The Atlantic Basin is active Saturday. Invest 90L in the Caribbean and Invest 99L in the Atlantic are worth keeping an eye on in the days ahead. Invest 90L is a little more organized early Saturday. Scattered convection trying to consolidate under lighter upper level winds circled in orange. It has a medium chance of development the next 5 days, especially if it survives the track across Central America/the Yucatan and enters the Bay of Campeche Tuesday or Wednesday. This is a hot spot for tropical cyclone development this time of year. Meanwhile Invest 99L southwest of Cabo Verde Islands still battles some dry African air and is disorganized. The likelihood is still high a depression forms over the next 5 days. It moves northwest at 15 mph and approaches the Lesser Antilles mid work-week. The next named storms are Franklin and Gert.
As is always the case with a disorganized, developing tropical disturbance there are some model discrepancies with the forecast track and intensity. The Bermuda High guides Invest 99L on a general west-northwest track towards the Caribbean over the couple of days. The European model is not impressed at all with Invest 99L and does not develop a tropical depression. The GFS is trending weaker too, but shows some development in the days ahead. A weaker system would tend to head more westerly towards the Caribbean while a stronger system would head more northerly. It is way too early to speculate possible U.S. impacts, if at all.
If Invest 99L survives the track into the Eastern Caribbean/interaction with some of the islands we need to keep an eye on it. Water temperatures are in the mid to upper 80s. Some areas are running 0.5°C-2°C above average, especially in the western Caribbean. Also of note is an incredibly warm Bay of Campeche where Invest 90L may head.
Upper level winds favor further organization of Invest 90L as it moves west-northwest at 10-15 mph. If some of the energy holds together and spills in the southern Gulf of Mexico mid to late work week it could rapidly intensify.
The ECMWF wind shear model shows favorable upper level winds over a very warm Bay of Campeche next Thursday morning. The Euro still suggests a strengthening named storm late work week. The 0Z brings a strong tropical storm into mountainous East Mexico Thursday. (either Franklin or Gert). The GFS also spins up a low, albeit weaker, in the southern Gulf Wednesday. It also suggests a track into East Mexico.
Emily barely hangs on as a Tropical Depression Tuesday over the warm western Atlantic. The sheared disturbance combats drier air aloft and will stay disorganized as it heads northeast and out to sea. Wind shear near a stalled frontal boundary will take a toll on Emily and it will lose tropical characteristics mid week, if not sooner. It is no threat to land in the days ahead.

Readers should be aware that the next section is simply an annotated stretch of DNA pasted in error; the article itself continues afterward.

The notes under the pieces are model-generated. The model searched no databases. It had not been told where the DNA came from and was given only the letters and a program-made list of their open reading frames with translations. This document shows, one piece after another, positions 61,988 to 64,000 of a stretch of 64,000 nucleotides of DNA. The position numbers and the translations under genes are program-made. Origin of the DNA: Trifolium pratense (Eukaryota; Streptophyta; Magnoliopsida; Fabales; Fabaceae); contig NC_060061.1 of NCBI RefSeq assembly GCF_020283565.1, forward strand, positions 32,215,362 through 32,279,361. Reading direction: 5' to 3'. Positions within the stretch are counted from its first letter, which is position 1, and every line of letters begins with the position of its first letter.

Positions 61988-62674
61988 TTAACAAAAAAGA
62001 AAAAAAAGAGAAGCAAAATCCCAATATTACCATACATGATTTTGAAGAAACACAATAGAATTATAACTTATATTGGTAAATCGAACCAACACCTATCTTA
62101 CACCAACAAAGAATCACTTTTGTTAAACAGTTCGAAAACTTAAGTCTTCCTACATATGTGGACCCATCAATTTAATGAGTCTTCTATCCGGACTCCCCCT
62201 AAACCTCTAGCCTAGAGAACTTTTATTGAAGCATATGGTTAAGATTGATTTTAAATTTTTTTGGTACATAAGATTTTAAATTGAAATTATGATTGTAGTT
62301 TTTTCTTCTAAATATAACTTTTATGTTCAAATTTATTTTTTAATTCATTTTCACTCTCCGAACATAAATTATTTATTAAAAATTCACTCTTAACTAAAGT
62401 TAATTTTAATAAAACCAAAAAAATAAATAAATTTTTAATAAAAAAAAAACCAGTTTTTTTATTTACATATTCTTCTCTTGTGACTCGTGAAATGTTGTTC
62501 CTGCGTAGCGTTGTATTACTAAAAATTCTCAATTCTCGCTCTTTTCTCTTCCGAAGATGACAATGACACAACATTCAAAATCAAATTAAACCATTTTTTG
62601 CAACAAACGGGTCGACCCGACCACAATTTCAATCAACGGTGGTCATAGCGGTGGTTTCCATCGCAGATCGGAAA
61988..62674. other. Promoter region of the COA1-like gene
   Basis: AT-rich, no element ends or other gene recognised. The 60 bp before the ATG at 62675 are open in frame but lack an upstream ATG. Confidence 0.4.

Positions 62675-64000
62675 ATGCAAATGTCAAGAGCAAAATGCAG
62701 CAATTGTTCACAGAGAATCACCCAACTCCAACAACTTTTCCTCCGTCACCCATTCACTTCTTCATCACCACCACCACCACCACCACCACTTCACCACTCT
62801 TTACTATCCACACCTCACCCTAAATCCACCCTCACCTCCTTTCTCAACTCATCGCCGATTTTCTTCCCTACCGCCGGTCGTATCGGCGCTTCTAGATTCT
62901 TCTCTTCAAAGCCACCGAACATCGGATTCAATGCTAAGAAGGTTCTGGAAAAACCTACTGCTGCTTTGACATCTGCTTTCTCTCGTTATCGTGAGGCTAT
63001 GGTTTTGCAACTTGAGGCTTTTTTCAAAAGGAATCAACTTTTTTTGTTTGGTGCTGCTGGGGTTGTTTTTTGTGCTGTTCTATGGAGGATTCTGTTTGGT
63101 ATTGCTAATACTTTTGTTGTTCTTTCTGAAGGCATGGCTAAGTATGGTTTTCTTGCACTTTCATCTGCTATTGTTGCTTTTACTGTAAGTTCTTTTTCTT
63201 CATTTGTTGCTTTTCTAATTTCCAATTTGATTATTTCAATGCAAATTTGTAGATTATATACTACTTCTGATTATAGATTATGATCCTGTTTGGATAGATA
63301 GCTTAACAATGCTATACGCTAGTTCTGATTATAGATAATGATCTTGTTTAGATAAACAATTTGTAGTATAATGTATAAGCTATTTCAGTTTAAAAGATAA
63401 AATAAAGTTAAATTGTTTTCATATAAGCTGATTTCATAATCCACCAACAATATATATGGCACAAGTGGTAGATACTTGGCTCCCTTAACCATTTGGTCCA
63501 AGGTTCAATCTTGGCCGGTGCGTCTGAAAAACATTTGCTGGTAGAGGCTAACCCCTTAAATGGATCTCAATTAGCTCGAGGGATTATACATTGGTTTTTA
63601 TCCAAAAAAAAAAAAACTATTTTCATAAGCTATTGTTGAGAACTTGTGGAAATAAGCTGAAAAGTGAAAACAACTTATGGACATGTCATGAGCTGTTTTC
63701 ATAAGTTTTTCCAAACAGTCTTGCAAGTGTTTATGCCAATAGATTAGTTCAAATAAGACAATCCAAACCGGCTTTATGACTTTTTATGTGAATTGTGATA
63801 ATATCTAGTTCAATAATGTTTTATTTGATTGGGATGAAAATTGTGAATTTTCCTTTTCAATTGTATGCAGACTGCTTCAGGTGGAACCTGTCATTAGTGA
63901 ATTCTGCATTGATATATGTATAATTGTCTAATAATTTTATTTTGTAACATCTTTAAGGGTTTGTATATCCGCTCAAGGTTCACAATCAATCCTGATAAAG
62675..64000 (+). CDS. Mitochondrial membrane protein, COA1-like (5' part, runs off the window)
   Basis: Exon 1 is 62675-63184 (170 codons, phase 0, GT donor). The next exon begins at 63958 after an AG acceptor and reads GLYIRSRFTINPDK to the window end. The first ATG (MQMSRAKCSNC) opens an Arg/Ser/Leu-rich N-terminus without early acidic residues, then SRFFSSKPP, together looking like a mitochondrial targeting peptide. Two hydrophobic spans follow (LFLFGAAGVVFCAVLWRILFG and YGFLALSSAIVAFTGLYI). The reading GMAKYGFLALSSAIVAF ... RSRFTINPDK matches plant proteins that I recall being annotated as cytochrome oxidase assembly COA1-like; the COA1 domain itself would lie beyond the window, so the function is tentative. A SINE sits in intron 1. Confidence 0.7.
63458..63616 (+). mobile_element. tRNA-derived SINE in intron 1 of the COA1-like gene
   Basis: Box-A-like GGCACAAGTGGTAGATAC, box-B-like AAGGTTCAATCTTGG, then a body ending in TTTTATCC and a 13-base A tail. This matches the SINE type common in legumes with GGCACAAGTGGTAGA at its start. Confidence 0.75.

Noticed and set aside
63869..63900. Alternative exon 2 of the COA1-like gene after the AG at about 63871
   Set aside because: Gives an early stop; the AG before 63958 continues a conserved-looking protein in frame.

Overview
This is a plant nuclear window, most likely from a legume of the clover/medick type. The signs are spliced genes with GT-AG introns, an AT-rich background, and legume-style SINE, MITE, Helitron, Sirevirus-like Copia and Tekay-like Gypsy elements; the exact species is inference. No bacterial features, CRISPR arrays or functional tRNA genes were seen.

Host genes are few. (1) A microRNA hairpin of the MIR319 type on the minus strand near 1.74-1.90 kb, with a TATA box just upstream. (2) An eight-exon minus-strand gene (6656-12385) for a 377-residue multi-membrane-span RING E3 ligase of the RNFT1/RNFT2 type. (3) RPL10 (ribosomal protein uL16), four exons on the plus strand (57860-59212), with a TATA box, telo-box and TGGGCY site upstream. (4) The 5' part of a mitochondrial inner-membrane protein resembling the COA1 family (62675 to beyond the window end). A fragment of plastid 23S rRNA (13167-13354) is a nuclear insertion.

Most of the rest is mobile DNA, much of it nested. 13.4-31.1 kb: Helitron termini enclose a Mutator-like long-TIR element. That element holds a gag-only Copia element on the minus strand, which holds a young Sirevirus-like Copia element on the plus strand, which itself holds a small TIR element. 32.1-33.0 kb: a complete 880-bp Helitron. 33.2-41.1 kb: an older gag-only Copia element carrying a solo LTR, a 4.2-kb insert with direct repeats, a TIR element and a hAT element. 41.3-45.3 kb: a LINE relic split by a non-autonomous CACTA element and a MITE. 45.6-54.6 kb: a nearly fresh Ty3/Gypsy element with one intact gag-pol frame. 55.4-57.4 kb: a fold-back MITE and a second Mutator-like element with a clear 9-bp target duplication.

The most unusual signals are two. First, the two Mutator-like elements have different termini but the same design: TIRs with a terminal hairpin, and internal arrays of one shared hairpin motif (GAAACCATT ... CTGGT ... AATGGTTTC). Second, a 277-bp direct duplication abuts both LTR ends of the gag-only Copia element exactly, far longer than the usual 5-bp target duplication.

As we saw with Emily, any areas of convection sitting over Gulf of Mexico temperatures in the mid to upper 80s are always worth keeping an eye on. An area of disturbed weather has flared up early Tuesday over the central Gulf of Mexico. While there are no signs of tropical development, we will monitor this feature. An old frontal boundary across the north central Gulf could guide these showers and storms toward Florida in the days ahead.
Tuesday is the start of the third month of the Atlantic hurricane season. On average, the first hurricane in the Atlantic forms on August 10th. It is a month where tropical wave activity ramps up off the coast of Africa and moistens the Main Development Region between the Caribbean and Africa. The Gulf of Mexico, Caribbean, western Atlantic and central and eastern Atlantic are all fair game for tropical cyclone development. While on average only 8% of named storms form during July, 27% of named storms form in August.
We’re watching a few disorganized tropical waves in the south central Atlantic Tuesday. They are all situated just south of the most extensive dry Saharan air and are headed westward. Some gradual development of the tropical wave circled in white is possible over the next day or two.
Long-range computer models have been back and forth the past 2 days . A tropical wave in the next week/week and a half could strengthen as it approach the Caribbean. Below is the 0Z Euro for next Thursday. It shows a healthy tropical wave southwest of the Cabo Verde Islands. The latest GFS shows a disturbance enters the Caribbean mid-week next week and eventually dissipates. The bottom line is we are entering the time in hurricane season to be tropical weather aware, especially as storms enter the Caribbean.
Tropical Storm Emily made landfall on Anna Maria Island at 10:45 AM Monday morning with 45 mph winds. Strong rotation northeast of the center was spotted near the Sunshine Skyway Bridge during the time, which prompted a Tornado Warning for Manatee county, including Bradenton. As Emily moves further east away from the Gulf, it will weaken further Monday afternoon and evening.
Emily drenched the I-4 corridor southward early Monday. As of midday Valrico in eastern Hillsborough county saw over 8 inches of rain. St Pete had almost 6″ of rain and Bradenton had nearly 5″.The hardest hit areas were eastern Hillsborough, southern Pinellas, coastal Manatee and coastal Sarasota county. Wrap around moisture will fuel additional downpours through Monday evening as Emily moves east across the area. A Flood Watch is in effect until 8 PM for Hilllsborough, Pinellas, Manatee, Sarasota, Hardee, Desoto and Highlands county. Some rainfall totals may surpass 6″ through Monday evening.
The strongest winds were felt northeast and east of the center of circulation late Monday morning into midday. A wind gust of 57 mph was record at the fishing pier near the Sunshine Skyway Bridge. The Bradenton and Sarasota areas saw gusts near 50 mph, while further north in Tampa wind gusts were less than 20 mph. Wind gusts 30 mph+ are possible through Monday evening as Emily weakens over land and emerges back in the Atlantic early Tuesday.
The 11 AM advisory from the National Hurricane Center shows Emily weakening to a tropical depression Monday evening. It will re-strengthening to a tropical storm and accelerate northeast along a stalled frontal boundary over the warm Gulf Stream waters of the western Atlantic. Wrap around moisture and lingering tropical moisture will fuel scattered tropical downpours in Central Florida Tuesday and Wednesday.